Here’s why your plane doesn’t keep cutting into your shooting board
From time to time, I demonstrate at Lie-Nielsen Hand Tool Events. Typically, I drag along my shooting board, my saw hook, and my planing stop (along with a bunch of my hand tools) and show the folks there how I use them to make and fit small trays in a jewelry box. Of course, I also answer questions while I’m there. And one question that I get asked a lot (and I mean by almost everyone) is why the plane doesn’t continue to cut into the shooting board with every pass. Of course, if it did do that there’d be no easy way to controll how much you were trimming from the end of your workpiece and you’d pretty quickly ruin the shooting board, too. There is a straightforward answer to the question and it was included in an article I recently wrote for Fine Woodworking (“Make Short Work of Small Parts,” #214, pp.65-69). The answer I give in the article is dead on right, but I’d like to give the answer in a slightly different format, something more akin to how I answer the question when speaking to folks at the Lie-Nielsen shows. I can’t pick up a plane and my shooting board and explain the answer like I do there, so I’ve put together a few drawings to illustrate the same points.
|More on Handplanes and Shooting Boards
• Weekend Project: Build a Shooting Board
• The Humble Shooting Board
• Fast and Accurate with a Shooting Board and Plane
Let’s start by looking at the sole of a typical bench plane (or a block plane like the low-angle jack I use with my shooting board). Notice that the plane body is wider than the blade. that means that the blade cannot cut all the way to the edge of the sole. That’s the first part of the answer.
Here’s the second part of the answer. Because the blade can’t cut all the way to the edge of the plane body, a tiny and very thin lip of wood on the runway is never cut by the plane. The lip is only as tall as the space between the edge of the plane body and the blade, and its thickness is roughly equal to the thickness of shaving the plane is taking. So it’s really thin. But that doesn’t matter. It’s there and it never gets cut, so it becomes a built-in depth stop and guide. It prevents the plane from continuously cutting into the shooting board and workpiece.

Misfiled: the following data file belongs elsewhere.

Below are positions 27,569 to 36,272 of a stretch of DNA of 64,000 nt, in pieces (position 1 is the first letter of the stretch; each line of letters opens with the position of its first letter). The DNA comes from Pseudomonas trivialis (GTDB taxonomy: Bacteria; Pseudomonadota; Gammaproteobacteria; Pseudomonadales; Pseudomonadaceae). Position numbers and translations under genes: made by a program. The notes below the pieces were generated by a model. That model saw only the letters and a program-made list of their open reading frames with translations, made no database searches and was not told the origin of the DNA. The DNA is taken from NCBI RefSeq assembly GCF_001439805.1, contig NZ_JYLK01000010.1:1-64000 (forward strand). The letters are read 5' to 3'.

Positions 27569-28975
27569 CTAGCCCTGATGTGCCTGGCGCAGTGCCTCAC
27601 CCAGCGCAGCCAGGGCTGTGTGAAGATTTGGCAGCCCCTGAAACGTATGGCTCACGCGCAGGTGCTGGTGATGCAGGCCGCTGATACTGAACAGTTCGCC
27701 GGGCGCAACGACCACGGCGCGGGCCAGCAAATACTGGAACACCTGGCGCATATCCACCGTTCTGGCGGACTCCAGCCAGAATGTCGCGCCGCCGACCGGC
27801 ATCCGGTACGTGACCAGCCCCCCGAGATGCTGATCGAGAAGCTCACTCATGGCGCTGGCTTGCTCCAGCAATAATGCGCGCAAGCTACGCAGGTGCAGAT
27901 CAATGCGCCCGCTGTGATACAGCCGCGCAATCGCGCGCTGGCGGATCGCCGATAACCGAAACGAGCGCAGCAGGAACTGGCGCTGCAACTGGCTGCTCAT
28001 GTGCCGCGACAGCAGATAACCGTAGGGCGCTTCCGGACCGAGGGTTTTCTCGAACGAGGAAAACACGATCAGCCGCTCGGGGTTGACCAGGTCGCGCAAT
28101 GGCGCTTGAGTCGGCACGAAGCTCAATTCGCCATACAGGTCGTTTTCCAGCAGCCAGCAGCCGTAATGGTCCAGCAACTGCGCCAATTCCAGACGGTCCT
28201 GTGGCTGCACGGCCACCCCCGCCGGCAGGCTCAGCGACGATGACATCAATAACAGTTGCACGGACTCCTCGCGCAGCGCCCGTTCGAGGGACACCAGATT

There is one more thing to point out. When you take the blade out, sharpen it, and then reset it in the plane, it almost certainly won’t be set to the exact same depth that it was before. To make things easier on yourself, you should reset the shooting board lip, too. To do that, use a shoulder plane and take a shaving off the runway. The blade on a shoulder plane does extend all the way to the edge of the plane body and so it can cut all the way down into the corner and remove that lip. Then, when you take your first pass with the re-sharpened and reset blade you’ll make a new depth stop and guide.
I get a lot of other questions about the shooting board when I’m at the Lie-Nielsen shows. In the future, I’ll write some more blogs answering them. In the meantime, if you have a question about it or any other part of the article, let me know in the comments section. I’ll do my best to answer it.
A sole made for shooting boards. On a typical bench plane and on block planes like a bevel-up jack, the blade doesn't cut across the full width of the sole. That's the perfect design for shooting board plane.
Built-in depth stop. Because the iron doesn't cut down into the corner of the shooting board runway, a tiny lip gets cut into it. The lip acts as a depth stop, preventing the plane from cutting further into the board with every pass.